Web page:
“We hope everyone who has signed this petition will feel able to get behind it.”
You can find out more about the Clean Air Zone charges for different vehicles, and the financial support on offer here.
You’ll soon be able to leave WhatsApp group chats without anyone finding out
In what is sure to be music to the ears of those sick of having irrelevant memes sent to them every 30 seconds by people you barely know, you’ll soon be able to leave WhatsApp group chats without anyone finding out.
Whether it’s a group made up of extended family members you see only see twice a year, colleagues at work, mutual friends you’re not really that keen on, or people you only met one time because you were at the same pre-drinks together before a night out, most of us are part of a WhatsApp group chat we’d rather not be.
The type of group chat you’re not really sure how you became a part of, and the type of chat you’ve got no clue how to politely leave.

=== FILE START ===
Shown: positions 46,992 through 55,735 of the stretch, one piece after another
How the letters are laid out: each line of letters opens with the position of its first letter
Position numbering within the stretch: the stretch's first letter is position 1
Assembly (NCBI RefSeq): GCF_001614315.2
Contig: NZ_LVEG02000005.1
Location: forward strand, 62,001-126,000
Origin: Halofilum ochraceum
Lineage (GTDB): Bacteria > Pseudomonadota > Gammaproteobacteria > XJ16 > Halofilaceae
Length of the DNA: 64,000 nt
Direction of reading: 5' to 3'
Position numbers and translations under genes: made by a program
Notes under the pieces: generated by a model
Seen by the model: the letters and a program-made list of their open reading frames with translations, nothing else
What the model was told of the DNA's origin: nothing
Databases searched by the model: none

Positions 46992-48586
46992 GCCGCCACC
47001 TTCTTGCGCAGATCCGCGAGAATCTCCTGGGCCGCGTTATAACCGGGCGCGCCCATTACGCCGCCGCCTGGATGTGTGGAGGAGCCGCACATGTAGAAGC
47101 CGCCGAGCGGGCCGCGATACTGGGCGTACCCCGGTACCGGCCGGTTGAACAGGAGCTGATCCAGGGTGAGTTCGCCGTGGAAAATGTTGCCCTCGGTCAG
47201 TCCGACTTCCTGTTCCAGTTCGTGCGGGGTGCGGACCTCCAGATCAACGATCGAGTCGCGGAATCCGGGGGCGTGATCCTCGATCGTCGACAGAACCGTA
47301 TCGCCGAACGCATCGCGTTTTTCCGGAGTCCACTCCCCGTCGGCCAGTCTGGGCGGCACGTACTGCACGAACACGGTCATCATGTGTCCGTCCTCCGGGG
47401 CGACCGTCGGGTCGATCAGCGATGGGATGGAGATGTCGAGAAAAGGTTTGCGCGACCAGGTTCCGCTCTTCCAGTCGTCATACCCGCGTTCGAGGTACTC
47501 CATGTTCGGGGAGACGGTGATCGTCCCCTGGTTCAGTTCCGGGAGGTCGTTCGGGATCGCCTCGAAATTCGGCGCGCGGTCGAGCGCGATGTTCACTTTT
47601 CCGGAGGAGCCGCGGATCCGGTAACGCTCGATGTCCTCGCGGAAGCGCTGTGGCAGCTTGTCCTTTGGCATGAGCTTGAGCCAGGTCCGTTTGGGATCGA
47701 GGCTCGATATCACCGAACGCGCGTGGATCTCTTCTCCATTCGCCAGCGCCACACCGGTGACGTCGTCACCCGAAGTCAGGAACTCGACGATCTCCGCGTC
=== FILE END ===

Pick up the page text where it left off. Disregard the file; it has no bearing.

And a big part of the reason most of us can’t bring ourselves to leave those groups is because, the second you do, a little notification pops-up at the bottom of the chat to notify everyone else that you have “left” – which can, understandably, be pretty awkward and embarrassing.
Luckily though, WhatsApp and Mark Zuckerberg – who is chief executive of the messaging service’s parent company, Meta – is soon to introduce a handful of new changes designed with the aim of making written messages as “secure as face-to-face conversations”, and one of those changes is allowing people to leave group chats without other members in the group finding out.
The company says that now only administrators of the group will receive a notification to inform them a member has exited the chat.